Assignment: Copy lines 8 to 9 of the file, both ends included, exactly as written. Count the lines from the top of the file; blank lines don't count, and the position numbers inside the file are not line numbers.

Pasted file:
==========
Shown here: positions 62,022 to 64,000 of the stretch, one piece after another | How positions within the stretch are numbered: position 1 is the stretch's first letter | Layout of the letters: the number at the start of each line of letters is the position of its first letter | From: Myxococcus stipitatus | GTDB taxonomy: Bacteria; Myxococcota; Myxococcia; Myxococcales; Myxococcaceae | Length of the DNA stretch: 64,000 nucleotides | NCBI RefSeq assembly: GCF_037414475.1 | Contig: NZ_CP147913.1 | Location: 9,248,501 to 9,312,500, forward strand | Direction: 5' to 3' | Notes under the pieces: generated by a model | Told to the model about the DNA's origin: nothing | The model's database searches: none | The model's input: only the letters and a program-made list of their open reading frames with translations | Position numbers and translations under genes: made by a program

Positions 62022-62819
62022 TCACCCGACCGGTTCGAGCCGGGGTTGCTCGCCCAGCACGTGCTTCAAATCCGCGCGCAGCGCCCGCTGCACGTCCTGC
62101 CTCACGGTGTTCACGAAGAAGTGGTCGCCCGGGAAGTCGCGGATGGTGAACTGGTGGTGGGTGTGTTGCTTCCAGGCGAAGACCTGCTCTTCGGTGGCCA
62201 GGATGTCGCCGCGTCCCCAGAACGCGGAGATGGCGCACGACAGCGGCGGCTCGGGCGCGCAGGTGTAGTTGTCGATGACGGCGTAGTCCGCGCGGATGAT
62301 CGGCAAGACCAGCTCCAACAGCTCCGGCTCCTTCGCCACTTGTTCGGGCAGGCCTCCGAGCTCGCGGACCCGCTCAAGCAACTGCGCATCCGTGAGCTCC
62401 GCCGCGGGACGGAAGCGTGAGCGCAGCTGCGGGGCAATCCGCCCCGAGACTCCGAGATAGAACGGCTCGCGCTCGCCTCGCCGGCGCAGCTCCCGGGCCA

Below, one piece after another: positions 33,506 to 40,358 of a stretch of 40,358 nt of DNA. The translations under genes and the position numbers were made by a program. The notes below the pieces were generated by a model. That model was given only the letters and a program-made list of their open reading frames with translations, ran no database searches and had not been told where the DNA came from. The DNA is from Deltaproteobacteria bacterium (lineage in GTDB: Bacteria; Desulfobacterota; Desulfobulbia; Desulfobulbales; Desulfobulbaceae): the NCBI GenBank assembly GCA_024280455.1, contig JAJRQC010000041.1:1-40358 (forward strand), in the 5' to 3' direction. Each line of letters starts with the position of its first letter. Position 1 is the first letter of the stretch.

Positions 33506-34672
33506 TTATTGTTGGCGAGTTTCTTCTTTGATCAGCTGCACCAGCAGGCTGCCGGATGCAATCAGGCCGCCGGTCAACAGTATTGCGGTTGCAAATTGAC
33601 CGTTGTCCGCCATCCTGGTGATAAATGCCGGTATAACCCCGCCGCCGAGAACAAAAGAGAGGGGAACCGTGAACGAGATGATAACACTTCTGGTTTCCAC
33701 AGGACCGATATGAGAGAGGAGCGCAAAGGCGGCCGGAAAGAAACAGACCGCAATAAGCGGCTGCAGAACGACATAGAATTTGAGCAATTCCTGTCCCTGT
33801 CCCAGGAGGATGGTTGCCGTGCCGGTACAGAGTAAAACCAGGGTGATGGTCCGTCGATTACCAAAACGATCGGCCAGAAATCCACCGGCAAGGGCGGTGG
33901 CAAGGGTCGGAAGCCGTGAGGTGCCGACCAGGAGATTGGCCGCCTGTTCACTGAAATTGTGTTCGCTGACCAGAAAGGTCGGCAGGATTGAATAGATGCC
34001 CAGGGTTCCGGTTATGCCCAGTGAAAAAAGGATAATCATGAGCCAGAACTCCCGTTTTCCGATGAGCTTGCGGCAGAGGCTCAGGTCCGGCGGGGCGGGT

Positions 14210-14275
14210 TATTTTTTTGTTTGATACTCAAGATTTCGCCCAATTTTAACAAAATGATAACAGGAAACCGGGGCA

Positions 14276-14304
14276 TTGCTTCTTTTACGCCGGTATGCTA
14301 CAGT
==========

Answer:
Below, one piece after another: positions 33,506 to 40,358 of a stretch of 40,358 nt of DNA. The translations under genes and the position numbers were made by a program. The notes below the pieces were generated by a model. That model was given only the letters and a program-made list of their open reading frames with translations, ran no database searches and had not been told where the DNA came from. The DNA is from Deltaproteobacteria bacterium (lineage in GTDB: Bacteria; Desulfobacterota; Desulfobulbia; Desulfobulbales; Desulfobulbaceae): the NCBI GenBank assembly GCA_024280455.1, contig JAJRQC010000041.1:1-40358 (forward strand), in the 5' to 3' direction. Each line of letters starts with the position of its first letter. Position 1 is the first letter of the stretch.

Positions 33506-34672